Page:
Improvisational Transnational Style: What’s in a name?

The belly dance community as a whole doesn’t get a lot of tea. I mean, troupes have their own share of internal drama, there’s always that one girl who stands directly in between you and your mirror in class, and people have opinions about… well, everything when it comes to culture, identity, performance styles, costume choices, appropriation, trademarking, and so on.

But sometimes new ideas take hold of a community of people who are dancing in a way that has existed for at least decades – if not centuries – and the community then has to decide whether it will respond in kind or with aggression.

This week, that’s happening.

A photo of Amy Sigil, founder of improvisational transnational style, on stage.
100% yoinked this without permission from the Unmata website and I’m so sorry. Photo credit: UNMATA

What’s happening?

On Monday, Amy Sigil made an announcement on Facebook:

We are changing the name of ITS to… ITS! Improvisational Tribal Style is now Improvisational Transnational Style! We will be working on transitioning the websites and marketing in 2020.

In a comment on the same post, she added:

It’s time to move away from the word Tribal. With Donna Mejia’s blessing we are adopting her terminology of Transnational. “Tribal” is a loaded word for us here in the Americas. Right now I live 1 mile away from the Wintu tribe, very close also to the Pit River, Klamath and Shasta Tribes. We are not dancing tribal. We are a transnational style and I am so proud of this. I am excited to rebrand and also keep the same letters! This is the biggest decision I have made with this format and I hope it is received with love! ITS I love you!

So what does this mean?

Amy’s proprietary format, ITS, will now be known as improvisational transnational style. This only refers to ITS itself, so if you are dancing outside that format, nothing has changed.

People who dance with FatChanceBellyDance will still be ATS/tribal dancers (I can’t imagine Carolena Nericcio will change the name any time soon).

The rest of us are going to have to make up our minds about how we choose to brand ourselves.

What’s good about it?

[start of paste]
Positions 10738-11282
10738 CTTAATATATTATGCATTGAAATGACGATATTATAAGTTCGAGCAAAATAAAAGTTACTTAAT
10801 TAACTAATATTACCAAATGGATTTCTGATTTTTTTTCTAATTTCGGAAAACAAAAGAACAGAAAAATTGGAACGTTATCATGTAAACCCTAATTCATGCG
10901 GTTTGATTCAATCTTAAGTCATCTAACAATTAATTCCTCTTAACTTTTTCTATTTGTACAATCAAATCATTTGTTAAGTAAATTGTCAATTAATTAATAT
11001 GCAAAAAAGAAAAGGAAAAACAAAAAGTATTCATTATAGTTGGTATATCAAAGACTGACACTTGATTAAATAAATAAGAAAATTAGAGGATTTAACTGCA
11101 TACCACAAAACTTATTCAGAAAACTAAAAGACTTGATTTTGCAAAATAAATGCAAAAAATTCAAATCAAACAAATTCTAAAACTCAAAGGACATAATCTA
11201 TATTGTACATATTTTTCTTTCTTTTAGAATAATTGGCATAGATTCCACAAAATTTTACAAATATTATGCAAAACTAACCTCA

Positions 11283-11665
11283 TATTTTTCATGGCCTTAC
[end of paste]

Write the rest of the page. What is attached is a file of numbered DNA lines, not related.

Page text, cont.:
Sometimes it’s weird to call yourself a tribal dancer because you know that the follow-up question is going to be, “What tribe?”

To be honest, I think this is a really healthy acknowledgement of cultural appropriation. I’m not necessarily qualified to have an opinion about cultural appropriation because I’m a white American man who belly dances; I’ve definitely faced certain criticisms from people who have really strong opinions about how I definitely shouldn’t do the thing I do (that’s a whole other blog post; there are a lot of things I do that I definitely shouldn’t do according to a whole bunch of people I don’t know).

In general, though, there’s a certain cultural sensitivity that we should all operate under (I’m not talking dancers here; I’m talking people). I have my doubts that many people have asked Native Americans for their perspectives on the name. I know I certainly haven’t. We probably should have.

I will also say that transnational seems like a better, more descriptive title to begin with. Our dance blends a lot of dance forms from very diverse cultures across the globe, so transnational is appropriate and accurate. Tribal is only a descriptive term for people who already know what it is.

It’s a lot safer to change the name of a dance style that feels wrong, though, than it is to just assume that nobody’s hurt and that it isn’t going to cause problems.

I also think Amy was anticipating a much harsher reaction than she has seemed to receive so far – her hope that this change will be received with love seems like both a hope that people will adopt the change (and thus effect the positive change she wanted to achieve by making this move) and an acknowledgement that our community can be a little prickly when things change.

Personally? I support it.

I can’t say I’ll do a good job of remembering what to call myself now (it’s been 10 years; words become muscle memory).

But I think it’s a good idea, and I’m going to try to be mindful of it.

I also think it’s a great reminder for our individual practices. We need to acknowledge our dance’s cultural heritage as we grow as dancers. This isn’t the chicken dance.

So let me reintroduce myself. Hi! I’m Brice. I am (among many, many other things) a transnational-style belly dancer.

It’s kinda got a ring to it, don’t you think?

What do y’all think about the change? Do you support it? Do you think it’ll be easier or harder than trying to remember to date things with the right year?

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